12. The Hateful Eight (2015)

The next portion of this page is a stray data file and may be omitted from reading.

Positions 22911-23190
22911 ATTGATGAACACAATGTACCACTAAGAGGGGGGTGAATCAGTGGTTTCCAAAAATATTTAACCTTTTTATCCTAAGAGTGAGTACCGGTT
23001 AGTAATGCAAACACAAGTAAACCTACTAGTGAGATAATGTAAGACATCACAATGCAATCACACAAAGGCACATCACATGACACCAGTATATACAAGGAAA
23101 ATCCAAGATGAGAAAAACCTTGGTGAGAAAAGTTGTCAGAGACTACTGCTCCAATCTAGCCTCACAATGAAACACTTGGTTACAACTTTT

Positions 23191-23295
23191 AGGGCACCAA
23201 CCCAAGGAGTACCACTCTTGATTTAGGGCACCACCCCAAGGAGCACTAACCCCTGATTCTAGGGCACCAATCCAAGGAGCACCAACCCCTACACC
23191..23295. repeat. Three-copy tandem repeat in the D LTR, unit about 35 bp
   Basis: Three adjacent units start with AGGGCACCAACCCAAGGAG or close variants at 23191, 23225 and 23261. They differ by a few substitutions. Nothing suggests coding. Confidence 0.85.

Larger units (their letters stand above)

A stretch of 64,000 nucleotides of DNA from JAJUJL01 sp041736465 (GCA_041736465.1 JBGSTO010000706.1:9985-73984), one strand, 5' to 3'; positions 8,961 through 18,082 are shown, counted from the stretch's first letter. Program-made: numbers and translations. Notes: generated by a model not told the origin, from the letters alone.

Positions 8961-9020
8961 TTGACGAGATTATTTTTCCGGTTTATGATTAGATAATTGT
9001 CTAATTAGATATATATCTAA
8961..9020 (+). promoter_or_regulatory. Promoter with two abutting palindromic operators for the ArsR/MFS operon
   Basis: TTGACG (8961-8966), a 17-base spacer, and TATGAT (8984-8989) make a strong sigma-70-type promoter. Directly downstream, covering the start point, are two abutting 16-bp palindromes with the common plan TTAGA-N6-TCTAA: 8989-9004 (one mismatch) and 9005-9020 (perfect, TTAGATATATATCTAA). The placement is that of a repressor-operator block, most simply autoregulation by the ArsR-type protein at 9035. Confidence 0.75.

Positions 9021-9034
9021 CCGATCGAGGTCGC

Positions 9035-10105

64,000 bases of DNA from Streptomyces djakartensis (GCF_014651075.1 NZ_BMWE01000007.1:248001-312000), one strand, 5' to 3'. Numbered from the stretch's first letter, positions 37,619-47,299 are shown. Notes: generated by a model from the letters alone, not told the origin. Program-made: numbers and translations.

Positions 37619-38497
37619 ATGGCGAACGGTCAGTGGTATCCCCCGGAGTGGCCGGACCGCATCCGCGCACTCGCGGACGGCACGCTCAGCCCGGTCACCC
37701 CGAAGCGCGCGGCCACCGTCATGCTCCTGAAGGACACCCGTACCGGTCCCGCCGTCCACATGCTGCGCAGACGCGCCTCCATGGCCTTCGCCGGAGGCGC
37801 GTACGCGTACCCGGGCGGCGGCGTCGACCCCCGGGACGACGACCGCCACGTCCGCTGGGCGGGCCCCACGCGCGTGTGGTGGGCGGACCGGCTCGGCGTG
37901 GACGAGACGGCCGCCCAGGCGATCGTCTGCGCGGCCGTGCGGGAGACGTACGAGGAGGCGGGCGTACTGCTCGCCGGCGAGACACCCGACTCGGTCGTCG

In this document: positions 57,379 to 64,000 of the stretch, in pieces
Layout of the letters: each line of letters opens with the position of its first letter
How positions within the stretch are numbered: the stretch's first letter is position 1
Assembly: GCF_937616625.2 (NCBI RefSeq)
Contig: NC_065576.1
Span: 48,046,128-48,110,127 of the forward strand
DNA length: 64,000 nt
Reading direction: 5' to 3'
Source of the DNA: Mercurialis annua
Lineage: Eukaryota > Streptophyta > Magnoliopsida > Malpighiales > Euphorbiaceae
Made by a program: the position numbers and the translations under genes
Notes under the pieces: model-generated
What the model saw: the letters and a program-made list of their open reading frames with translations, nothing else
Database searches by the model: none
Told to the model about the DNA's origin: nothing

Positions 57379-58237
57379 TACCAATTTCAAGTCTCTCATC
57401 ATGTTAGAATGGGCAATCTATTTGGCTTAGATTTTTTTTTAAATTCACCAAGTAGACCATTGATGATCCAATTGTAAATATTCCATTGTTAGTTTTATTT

Quentin Tarantino simultaneously doesn’t give a fuck, and maybe also gives the absolute most fucks. Let me explain. With 2015’s The Hateful Eight Tarantino broke all of the rules and made a movie over 2 hours and 45 minutes western that by and large takes place within the confines of a small cabin, and furthermore he did it with a 70mm camera. Tarantino’s passion and deep adoration for film led him to resurrect the ultra-wide screen film camera and turn The Hateful Eight’s release into a true event. There was a roadshow component, an intermission, everyone in attendance was given an event program, an overture and a outro. This is whole movie is a love letter to the westerns of a bygone era, when these stories dominated the screens, 70mm was an accessible format, and going to see a film was in and of itself a big deal. Tarantino loves these things so much, he goes to painstaking lengths to bring them back to life. I remember going to see this on the roadshow with my Dad and my brother at the local AMC. To show the film in 70mm the way it was intended the theater had to actually do some light renovations to even be able to play the film. It was the kind of spectacle and theatergoing experience that you always dream of having, the audience was packed and the anticipation was killing everyone to see it. At the same time Tarantino loves to break the rules, he doesn’t care what they are, he wants to make something different. Which is why the use of the 70mm is often times simultaneously confusing and brilliant. For a film that is largely set inside of a house, the 70mm creates an ultra-claustrophobic and tense feeling of suspense. When the camera is used for exterior shots, the wide angle is used to its fullest capability, it is gorgeous and breathtaking. The camera and Ennio Morricone’s score (the first western movie he’d scored since 1981) were the true stars of the film, but the performances from Jennifer Jason Leigh, Samuel L. Jackson and Walton Goggins in particular are all top notch. The film definitely has two distinct halves and that can be very jarring, but I really think it enhances the story moves things along. The Hateful Eight is a largely misunderstood film. It’s also a movie unlike anything Tarantino had made up until that point, even fellow western Django Unchained doesn’t have much in common with it, but that just means that it’s another way that Tarantino breaks the rules, shows us his passions, and surprises us.

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